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Computational System Streamlines Design of Fluidic Devices

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Users need only specify the locations and speeds at which fluid enters and exits the device  the computational pipeline then automatically generates an optimal design that achieves those objectives.

The pipeline uses three-dimensional blocks that can vary their shape to produce a fluidic diffuser that channels liquid from one large opening to 16 smaller ones.

Credit: Yifei Li/MIT CSAIL

Massachusetts Institute of Technology researchers were part of a team that built a new system to simplify the process of designing fluidic devices.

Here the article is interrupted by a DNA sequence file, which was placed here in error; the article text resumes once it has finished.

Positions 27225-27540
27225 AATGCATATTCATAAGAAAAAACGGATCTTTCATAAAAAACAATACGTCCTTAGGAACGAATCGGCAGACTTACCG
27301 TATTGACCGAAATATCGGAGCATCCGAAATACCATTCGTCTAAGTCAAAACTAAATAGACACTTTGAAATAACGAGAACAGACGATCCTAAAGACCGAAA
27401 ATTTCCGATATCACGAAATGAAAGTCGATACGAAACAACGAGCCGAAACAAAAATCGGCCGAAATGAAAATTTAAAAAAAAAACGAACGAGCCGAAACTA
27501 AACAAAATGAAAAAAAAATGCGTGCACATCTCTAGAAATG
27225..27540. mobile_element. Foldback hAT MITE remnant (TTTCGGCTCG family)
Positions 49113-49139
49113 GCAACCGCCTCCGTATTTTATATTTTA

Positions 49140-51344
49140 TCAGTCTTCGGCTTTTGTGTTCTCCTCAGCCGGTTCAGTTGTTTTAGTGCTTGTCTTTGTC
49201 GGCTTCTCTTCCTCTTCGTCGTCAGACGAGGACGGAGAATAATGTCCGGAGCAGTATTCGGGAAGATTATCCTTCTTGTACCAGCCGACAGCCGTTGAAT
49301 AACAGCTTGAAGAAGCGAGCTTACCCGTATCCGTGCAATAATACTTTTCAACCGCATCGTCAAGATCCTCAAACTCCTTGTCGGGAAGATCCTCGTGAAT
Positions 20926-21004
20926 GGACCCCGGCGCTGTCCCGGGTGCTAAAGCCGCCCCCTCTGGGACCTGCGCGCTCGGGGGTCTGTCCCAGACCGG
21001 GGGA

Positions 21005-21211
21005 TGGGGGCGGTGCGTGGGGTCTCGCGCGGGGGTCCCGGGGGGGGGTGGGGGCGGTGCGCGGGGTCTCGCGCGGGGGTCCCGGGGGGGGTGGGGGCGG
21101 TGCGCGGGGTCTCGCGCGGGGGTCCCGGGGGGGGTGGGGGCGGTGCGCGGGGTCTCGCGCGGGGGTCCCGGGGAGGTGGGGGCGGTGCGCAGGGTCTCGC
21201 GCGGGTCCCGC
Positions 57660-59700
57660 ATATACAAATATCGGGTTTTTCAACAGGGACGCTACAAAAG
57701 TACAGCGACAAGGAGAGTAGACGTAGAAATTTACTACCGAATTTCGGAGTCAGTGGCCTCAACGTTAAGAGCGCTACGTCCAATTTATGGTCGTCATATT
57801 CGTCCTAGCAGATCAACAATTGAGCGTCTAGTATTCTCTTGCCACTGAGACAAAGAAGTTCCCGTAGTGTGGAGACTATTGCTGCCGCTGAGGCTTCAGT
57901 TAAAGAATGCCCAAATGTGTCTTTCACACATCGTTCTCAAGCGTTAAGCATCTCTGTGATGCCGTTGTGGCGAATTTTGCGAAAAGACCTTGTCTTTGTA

When users input the locations and speeds at which fluid should enter and exit the device, the system automatically identifies optimal designs that can accomplish the stated objectives.

The system can produce more complex shapes than other methods, due to its use of three-dimensional cubes (voxels) that can vary their shape.

After the voxels form a shape, the system simulates the flow of fluid through the design, making adjustments until the optimal shape is identified.

The researchers found the system could produce smooth shapes with complex structures too intricate to have been specified beforehand. For instance, it produced a propeller-shaped device that allows for a twisting flow of liquid and involved automatically optimizing close to 4 million variables.

From MIT News
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Abstracts Copyright © 2022 SmithBucklin, Washington, DC, USA


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